Several recent publications and articles have referred to online symptom checkers as tools that help consumers self-diagnose, and some even further suggest that these tools should recommend self-treatment as an alternative to seeking professional care. As consumers become more engaged and informed about their healthcare and, in turn, healthcare organizations and providers drive consumers to be more engaged, consumers are turning to the to the internet to get health or condition information. Framing the conversation correctly for consumers and more accurately representing online symptom checkers is a necessity if we are to embrace the future of medical care.
How to Use a Symptom Checker like Isabel
Online symptom checkers provide a valuable resource for consumers. They are brilliant at educating consumers on possible diagnoses for their symptoms, and giving information on diagnoses that they may have received from their healthcare provider. However, symptom checkers cannot talk to a patient. They only have some of the information about the consumer and the consumer’s symptoms. They can’t touch, feel or look the patient in the eyes. These are critical elements for diagnosing conditions, and while some online tools attempt to ask many questions to collect more information, they are still missing the vital element that goes into diagnosing: human conversation. The primary use of an online symptom checker like Isabel is to produce a list of possibilities based on the known symptoms entered, and connect consumers with a variety of physician resources to assist with diagnosis. This information can then lead to a subsequent interaction, a conversation, with a healthcare provider and ultimately a proper diagnosis.
A Note on Triage Tools
A second benefit of some online symptom checkers is the triage tool. After providing many possible diagnoses, the tool is able to assist consumers in seeking the appropriate care, directing them to the recommended place e.g. urgent care, emergency room, call their doctor. For the reasons stated above, this triage function can be a little tricker. It tends to take a broader view of the patient’s state, suggesting further treatment based on the worst case scenario, not just one diagnosis on the list. Generally, it can be effective in getting the consumer to the correct venue of care, but, again because the tool is not a human, it tends to air on the side of caution. If the tool allowed the consumer to pick their own diagnosis from the list and run the triage tool from there, the consumer then risks missing a more serious diagnosis that would require more urgent attention.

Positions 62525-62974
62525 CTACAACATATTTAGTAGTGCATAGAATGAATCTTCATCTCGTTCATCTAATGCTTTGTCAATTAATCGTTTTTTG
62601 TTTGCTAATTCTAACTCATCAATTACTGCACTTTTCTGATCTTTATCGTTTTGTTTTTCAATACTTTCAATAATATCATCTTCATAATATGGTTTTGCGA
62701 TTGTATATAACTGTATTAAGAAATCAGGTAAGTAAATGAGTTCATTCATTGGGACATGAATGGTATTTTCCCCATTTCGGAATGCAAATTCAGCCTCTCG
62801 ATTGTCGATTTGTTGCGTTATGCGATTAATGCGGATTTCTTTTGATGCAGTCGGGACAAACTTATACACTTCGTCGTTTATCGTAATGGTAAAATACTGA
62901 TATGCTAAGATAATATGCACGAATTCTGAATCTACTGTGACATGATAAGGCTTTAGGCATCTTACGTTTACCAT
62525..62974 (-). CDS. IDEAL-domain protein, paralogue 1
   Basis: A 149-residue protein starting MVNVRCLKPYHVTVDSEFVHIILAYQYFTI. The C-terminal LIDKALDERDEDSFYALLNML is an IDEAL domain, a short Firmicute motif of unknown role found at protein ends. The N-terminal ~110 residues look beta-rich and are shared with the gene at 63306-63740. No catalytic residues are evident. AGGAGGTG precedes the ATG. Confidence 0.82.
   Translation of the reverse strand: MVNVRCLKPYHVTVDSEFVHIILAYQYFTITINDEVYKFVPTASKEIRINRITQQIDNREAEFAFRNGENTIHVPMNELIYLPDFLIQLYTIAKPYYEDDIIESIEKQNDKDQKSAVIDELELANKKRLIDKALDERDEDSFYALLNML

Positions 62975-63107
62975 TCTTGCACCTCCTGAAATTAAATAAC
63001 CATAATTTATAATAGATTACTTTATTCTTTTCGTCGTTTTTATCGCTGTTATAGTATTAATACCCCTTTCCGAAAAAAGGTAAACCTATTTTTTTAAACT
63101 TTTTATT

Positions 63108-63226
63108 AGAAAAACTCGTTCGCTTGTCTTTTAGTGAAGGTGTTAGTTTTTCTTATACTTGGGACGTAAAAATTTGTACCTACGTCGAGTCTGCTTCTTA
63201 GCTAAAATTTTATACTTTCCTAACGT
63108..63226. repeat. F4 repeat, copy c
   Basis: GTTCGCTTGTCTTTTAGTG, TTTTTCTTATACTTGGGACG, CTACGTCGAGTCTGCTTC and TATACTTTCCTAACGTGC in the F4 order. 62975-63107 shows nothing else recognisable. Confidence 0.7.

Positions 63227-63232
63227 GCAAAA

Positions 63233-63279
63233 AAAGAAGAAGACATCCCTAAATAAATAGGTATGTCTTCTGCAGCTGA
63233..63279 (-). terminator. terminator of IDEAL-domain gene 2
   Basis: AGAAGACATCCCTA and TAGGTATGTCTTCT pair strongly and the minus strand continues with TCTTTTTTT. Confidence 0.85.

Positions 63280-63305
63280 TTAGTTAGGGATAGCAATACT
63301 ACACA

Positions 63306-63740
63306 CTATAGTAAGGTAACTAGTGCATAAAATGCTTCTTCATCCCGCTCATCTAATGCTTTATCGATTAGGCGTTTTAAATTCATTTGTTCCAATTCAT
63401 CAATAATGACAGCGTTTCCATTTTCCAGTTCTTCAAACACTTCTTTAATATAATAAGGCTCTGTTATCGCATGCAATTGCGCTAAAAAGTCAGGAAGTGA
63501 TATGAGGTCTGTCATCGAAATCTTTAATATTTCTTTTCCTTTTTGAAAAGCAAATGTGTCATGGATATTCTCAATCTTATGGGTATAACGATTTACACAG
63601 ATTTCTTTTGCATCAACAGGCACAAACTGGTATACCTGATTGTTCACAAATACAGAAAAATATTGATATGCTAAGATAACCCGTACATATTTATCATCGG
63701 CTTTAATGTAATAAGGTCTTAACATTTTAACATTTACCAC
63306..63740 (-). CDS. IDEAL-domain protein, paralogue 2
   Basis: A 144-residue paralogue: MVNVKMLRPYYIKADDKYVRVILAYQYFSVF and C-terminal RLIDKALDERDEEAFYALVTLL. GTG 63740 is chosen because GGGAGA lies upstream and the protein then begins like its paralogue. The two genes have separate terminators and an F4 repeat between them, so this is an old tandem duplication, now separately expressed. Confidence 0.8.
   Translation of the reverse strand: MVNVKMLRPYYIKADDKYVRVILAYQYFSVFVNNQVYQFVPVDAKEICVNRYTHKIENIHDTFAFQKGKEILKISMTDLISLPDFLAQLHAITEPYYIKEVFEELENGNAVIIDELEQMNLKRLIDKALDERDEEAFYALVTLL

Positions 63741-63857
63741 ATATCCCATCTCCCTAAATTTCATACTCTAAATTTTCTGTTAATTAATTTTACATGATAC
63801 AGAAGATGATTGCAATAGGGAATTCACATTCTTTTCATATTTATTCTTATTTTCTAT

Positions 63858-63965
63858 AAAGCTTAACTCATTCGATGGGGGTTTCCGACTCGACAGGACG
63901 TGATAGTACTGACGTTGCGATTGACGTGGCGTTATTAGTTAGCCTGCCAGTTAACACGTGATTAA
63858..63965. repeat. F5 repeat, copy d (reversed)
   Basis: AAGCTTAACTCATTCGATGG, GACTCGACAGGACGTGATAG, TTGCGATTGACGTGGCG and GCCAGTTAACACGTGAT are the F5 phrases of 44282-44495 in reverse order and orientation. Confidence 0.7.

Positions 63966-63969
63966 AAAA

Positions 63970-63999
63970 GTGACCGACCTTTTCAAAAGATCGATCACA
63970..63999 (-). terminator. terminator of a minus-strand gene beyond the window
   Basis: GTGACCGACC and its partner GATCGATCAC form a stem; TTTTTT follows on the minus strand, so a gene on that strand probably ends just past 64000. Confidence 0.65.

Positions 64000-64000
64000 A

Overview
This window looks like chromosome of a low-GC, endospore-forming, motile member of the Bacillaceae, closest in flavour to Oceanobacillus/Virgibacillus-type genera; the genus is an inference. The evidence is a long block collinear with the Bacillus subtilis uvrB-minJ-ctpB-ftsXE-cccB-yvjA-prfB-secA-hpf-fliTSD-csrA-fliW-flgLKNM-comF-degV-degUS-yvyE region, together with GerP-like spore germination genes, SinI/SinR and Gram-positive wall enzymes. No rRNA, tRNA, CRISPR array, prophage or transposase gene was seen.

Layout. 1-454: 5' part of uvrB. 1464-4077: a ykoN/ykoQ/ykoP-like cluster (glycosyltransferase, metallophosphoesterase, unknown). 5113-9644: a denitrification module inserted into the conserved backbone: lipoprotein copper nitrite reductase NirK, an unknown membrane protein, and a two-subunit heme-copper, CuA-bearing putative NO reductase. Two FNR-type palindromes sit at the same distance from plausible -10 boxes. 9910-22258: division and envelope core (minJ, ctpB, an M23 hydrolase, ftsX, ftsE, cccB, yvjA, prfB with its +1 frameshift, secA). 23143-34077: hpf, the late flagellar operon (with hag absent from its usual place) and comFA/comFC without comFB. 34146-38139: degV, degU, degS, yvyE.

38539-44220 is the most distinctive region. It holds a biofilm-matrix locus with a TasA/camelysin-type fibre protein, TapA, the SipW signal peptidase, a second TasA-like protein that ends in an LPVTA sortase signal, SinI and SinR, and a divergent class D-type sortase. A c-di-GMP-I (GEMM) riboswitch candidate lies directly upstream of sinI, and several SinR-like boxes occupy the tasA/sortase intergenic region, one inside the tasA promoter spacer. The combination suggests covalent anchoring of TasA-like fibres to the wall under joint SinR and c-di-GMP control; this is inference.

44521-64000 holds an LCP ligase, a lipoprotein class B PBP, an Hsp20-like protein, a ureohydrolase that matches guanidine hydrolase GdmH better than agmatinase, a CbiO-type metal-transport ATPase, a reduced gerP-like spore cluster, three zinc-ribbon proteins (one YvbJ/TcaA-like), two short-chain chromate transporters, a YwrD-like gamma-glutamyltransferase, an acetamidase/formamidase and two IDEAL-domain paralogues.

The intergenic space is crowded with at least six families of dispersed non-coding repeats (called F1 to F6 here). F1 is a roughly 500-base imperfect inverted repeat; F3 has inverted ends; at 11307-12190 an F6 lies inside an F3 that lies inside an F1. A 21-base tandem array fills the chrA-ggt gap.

Online tools do have the ability to collect enough information from a consumer about their current symptoms and other broad health categories to recommend a where to seek care, but In the end online their main priority should be to educate and inform the consumer around diagnoses, treatments and cost effective care selections. They should be used by consumers as a second opinion, to then have meaningful dialogue with their healthcare provider, and to seek appropriate care or treatment. Providers diagnose and treat, these tools, like other resources, are there to assist.